As the Foundation of Light’s anti-social behaviour intervention project YOLO, approaches its first birthday, the scheme continues to have an impact even during lockdown.
The programme, in partnership with Northumbria Police and Crime Commissioner, helps the Foundation support youngsters who are at risk of slipping into a life of crime and prevents them from becoming involved in anti-social behaviour or serious youth violence.
Face-to-face sessions may have fallen victim to COVID-19, but youngsters have remained in touch with the team and have been engaging through WhatsApp.
Each week members of the group have been set a series of tasks to encourage them to engage with their families and become more community-minded; there’s also spot prizes for those who show the most initiative.
The latest challenge has seen the group decorating their windows with messages of support for the NHS and key workers, as the nation shows its appreciation for their endeavours during these unprecedented times.
Ben Cuthbertson from Northumbria Violence Reduction Unit explained: “Vulnerable young people need their support network now, more than ever before. The Foundation of Light are doing exactly this, despite the challenges we face, and ensuring their young people continue to be engaged and supported.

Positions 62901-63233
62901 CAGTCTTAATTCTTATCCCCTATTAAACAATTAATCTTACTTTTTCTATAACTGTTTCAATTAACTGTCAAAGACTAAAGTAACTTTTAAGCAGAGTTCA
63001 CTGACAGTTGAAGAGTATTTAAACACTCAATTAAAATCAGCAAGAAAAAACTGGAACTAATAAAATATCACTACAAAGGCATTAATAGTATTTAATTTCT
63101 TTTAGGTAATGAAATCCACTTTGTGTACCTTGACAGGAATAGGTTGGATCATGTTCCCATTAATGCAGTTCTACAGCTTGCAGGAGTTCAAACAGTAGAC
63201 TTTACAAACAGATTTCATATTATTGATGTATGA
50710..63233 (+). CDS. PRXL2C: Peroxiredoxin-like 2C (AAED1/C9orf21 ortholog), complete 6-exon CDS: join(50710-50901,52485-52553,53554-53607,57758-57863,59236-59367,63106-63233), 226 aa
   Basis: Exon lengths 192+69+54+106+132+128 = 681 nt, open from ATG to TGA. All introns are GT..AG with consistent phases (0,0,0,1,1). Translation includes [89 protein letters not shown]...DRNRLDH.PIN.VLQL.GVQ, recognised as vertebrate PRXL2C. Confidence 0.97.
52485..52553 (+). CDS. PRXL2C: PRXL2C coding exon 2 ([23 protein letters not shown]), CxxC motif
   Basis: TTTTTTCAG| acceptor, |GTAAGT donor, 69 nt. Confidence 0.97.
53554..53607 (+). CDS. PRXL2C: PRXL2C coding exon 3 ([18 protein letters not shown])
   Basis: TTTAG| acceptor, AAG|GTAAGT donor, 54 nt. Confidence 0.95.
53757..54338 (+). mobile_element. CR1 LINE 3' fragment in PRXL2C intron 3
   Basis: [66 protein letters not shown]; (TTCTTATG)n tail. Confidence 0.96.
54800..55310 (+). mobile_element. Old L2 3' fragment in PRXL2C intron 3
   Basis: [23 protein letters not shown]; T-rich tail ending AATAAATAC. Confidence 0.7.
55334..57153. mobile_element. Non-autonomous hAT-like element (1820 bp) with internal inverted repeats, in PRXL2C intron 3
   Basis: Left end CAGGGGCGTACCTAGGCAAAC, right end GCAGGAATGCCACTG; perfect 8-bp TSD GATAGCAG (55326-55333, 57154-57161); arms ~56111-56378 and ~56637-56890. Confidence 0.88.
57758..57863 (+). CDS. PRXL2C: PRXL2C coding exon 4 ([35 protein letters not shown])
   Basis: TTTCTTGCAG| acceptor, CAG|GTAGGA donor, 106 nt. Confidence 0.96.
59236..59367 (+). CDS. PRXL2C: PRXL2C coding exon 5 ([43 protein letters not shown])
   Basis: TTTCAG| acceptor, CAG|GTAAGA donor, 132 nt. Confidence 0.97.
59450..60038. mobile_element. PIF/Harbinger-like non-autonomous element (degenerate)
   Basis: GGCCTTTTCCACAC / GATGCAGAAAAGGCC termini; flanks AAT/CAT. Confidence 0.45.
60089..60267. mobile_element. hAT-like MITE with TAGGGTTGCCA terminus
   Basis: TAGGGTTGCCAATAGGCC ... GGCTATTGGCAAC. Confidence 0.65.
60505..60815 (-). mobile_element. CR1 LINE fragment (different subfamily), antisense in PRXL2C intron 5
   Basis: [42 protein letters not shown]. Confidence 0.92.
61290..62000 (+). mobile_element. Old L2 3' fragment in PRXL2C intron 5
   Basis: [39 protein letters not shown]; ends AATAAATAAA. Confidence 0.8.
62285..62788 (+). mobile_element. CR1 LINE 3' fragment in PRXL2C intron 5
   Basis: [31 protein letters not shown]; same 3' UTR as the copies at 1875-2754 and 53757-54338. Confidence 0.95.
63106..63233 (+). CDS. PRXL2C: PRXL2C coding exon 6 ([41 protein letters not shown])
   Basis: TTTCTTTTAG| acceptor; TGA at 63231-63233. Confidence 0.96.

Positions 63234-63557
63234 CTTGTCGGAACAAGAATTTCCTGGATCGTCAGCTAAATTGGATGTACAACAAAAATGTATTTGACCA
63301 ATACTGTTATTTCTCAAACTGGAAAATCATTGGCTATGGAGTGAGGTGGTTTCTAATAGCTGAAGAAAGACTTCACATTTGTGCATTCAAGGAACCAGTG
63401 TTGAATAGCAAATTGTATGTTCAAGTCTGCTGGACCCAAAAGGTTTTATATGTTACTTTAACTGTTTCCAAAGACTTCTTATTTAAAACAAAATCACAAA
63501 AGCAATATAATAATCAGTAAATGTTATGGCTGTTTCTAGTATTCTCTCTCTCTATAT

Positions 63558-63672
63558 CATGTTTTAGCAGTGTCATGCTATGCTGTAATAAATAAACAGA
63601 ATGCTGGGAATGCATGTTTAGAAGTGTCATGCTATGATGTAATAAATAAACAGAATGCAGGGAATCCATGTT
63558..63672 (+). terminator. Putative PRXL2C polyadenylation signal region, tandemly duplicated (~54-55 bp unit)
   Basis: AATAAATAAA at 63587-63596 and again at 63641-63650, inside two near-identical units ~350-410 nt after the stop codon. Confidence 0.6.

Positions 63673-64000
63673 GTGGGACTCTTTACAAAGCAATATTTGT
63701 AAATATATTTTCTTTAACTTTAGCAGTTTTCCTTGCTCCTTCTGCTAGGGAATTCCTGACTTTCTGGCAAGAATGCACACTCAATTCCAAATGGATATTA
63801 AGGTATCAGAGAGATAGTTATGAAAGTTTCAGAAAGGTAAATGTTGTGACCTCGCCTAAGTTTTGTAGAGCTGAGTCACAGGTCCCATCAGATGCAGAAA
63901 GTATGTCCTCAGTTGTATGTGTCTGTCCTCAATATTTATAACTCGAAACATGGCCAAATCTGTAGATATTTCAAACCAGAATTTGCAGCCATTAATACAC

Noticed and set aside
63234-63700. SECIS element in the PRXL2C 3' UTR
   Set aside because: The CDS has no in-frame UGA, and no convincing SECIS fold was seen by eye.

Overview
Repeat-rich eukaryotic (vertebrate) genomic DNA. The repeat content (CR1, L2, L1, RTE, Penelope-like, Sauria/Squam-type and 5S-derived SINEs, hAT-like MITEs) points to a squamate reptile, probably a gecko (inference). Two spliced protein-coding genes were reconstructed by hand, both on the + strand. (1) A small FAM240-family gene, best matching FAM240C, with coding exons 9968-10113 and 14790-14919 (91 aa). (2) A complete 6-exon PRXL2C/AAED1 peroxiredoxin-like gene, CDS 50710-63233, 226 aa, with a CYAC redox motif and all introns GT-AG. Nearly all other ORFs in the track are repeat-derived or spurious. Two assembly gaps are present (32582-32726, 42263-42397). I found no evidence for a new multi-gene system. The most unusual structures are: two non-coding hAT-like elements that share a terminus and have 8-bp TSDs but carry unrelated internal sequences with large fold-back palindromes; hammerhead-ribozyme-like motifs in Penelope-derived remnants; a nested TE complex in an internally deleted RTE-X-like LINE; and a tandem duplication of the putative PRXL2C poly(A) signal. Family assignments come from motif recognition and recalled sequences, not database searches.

“This is a difficult and hard time for us all, especially young people who rely on services like this, so to see how they have adapted to continue to provide mentoring, advice and guidance, is extremely pleasing.
“The effects of lockdown are going to have a long-term impact, but through work like this, we reduce the chance of these young people falling back into a chaotic lifestyle. This intervention work is crucial to improving these young people’s lives, and preventing crime.”
The Foundation have hosted YOLO sessions alongside Northumbria Violence Reduction Unit for the past year, engaging 50 young people and providing mentoring support and diversionary activities.
Written By Kate Smith
1 May 2020